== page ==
Published by: Jaico Publishing House
Timeless wisdom, repackaged
Napoleon Hill outlined 13 principles of success in his 1937 mega bestselling classic Think and Grow Rich, a book that has put, and continues to put, countless people on the path of abundance. The book was based on the wisdom that Hill assimilated by studying the 500+ wealthiest Americans of his era. The idea of the book had come from Andrew Carnegie, himself among the wealthiest men and a great philanthropist of his time.
In the first chapter of Think and Grow Rich, the author narrates the story of a man named R. U. Darby, who lost out big time only because he quit when he was too close to success. Not quitting was the basis, the fundamental premise, of the book and the principles outlined. Three Feet From Gold is a fable based on the same premise.
What makes the book worth reading is that it draws on the same pattern that Hill pursued when researching for his book—that of meeting the successful people and learning from them their secrets of success.
Greg Reid, the protagonist [also co-author] is a confused man going through a time of adversity and personal challenges when he bumps into Jonathan Buckland, an Andrew Carnegie-type, super-successful industrialist, whose heart is in the right place. Seeing that Reid is in desperate need of direction, Buckland offers to be his mentor. Reid laps it up and begins his journey of transformation where he meets, like Hill did, some of the most successful individuals presently alive. Starting with Don Green, the CEO of the Napoleon Hill Foundation, Reid goes on to meet many stars and each meeting brings him a powerful lesson, which he religiously records in his notebook. Besides the success stories of many business leaders of our time, the book also revisits some of the golden nuggets that Napoleon Hill shared in Think and Grow Rich. That’s one of the reasons the book works—it repackages the timeless wisdom and puts it in current socio-economic perspective.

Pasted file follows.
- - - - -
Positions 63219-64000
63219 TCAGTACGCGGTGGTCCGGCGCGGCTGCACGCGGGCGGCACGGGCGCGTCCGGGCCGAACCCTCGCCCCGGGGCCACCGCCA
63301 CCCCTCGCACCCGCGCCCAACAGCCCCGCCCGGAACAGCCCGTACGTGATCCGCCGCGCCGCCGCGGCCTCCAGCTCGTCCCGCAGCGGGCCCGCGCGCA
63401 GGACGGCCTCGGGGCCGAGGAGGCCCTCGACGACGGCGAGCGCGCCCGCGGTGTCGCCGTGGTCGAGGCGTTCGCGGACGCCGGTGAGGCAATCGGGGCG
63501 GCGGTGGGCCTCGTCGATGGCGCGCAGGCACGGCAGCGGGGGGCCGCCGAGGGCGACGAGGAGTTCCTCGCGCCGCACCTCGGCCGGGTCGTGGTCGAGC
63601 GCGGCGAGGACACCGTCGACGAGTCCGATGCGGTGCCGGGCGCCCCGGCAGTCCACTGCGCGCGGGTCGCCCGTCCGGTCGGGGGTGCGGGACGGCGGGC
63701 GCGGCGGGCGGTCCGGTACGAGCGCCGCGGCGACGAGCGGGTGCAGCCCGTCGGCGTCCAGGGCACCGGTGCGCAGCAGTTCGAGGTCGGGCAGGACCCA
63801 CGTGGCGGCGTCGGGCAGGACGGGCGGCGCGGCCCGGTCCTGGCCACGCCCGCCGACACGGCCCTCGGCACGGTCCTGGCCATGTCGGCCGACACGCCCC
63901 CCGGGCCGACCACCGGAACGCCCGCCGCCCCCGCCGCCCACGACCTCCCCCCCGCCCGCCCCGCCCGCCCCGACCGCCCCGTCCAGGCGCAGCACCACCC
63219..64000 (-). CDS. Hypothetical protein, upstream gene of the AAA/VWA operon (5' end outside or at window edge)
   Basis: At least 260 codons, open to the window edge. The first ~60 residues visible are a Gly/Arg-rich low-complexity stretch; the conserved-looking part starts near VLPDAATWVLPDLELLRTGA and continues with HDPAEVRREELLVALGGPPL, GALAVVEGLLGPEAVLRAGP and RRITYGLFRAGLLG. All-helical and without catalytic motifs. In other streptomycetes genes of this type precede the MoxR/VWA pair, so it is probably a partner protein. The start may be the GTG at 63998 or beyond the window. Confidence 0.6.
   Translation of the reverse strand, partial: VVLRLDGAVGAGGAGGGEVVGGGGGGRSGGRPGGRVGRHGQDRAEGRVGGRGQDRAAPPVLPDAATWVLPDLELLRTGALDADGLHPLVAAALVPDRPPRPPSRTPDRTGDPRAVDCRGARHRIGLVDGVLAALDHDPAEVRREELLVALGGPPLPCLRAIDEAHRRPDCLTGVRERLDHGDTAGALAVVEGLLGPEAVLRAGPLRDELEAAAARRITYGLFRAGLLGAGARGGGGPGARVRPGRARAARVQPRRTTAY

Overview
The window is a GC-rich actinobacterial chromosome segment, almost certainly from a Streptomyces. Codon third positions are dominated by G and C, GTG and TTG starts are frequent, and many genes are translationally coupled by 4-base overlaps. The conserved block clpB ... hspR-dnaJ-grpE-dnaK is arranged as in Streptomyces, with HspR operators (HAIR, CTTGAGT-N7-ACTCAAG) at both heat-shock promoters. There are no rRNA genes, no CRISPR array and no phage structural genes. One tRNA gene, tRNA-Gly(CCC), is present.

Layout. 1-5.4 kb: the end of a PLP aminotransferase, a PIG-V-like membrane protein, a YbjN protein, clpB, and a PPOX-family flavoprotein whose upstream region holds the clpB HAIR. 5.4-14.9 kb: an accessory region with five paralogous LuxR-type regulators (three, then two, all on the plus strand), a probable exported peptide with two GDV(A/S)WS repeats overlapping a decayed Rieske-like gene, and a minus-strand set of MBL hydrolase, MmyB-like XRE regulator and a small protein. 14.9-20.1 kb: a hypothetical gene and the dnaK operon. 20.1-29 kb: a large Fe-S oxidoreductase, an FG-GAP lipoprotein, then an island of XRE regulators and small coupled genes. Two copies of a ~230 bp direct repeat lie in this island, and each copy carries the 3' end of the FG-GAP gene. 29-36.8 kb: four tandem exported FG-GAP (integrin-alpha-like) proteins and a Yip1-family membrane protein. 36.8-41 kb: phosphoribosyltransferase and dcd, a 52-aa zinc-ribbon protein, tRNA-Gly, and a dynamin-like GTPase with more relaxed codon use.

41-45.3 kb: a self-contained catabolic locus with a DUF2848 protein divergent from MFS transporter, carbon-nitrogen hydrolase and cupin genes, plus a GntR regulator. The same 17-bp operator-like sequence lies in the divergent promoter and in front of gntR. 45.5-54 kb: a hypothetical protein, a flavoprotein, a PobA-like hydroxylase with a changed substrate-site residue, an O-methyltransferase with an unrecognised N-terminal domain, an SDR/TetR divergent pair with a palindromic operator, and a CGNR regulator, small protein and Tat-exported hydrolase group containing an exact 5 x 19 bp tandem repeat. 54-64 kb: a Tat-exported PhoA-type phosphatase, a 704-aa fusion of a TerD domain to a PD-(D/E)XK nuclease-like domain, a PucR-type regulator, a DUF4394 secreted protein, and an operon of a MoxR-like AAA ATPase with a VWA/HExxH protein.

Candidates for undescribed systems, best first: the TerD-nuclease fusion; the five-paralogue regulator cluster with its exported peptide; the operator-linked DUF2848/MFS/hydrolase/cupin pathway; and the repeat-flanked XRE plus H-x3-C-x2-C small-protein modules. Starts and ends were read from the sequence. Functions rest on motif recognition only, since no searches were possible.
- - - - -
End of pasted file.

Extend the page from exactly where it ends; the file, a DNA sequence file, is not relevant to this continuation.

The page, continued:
Barring Buckland, all people Reid meets are 100 per cent real and so is their advice. Insights offered from those who have ‘been there, done that’ are always credible and effective—I call it practical inspiration.
The story itself is weak and, at times, rather far-fetched and unrealistic. The plot could’ve been more gripping. But I guess the objective of the fable format was to make the book more interesting—otherwise, it would have become yet another how-to book. If you are looking for great fiction, may be Stephen King is a better bet. But if you’re looking for real inspiration for success, then Three Feet From Gold is worth a read. I particularly like the workbook provided in the Appendix section of the book, where the reader can define his/her personal success equation as explained in the book, and use it to identify challenges and opportunities.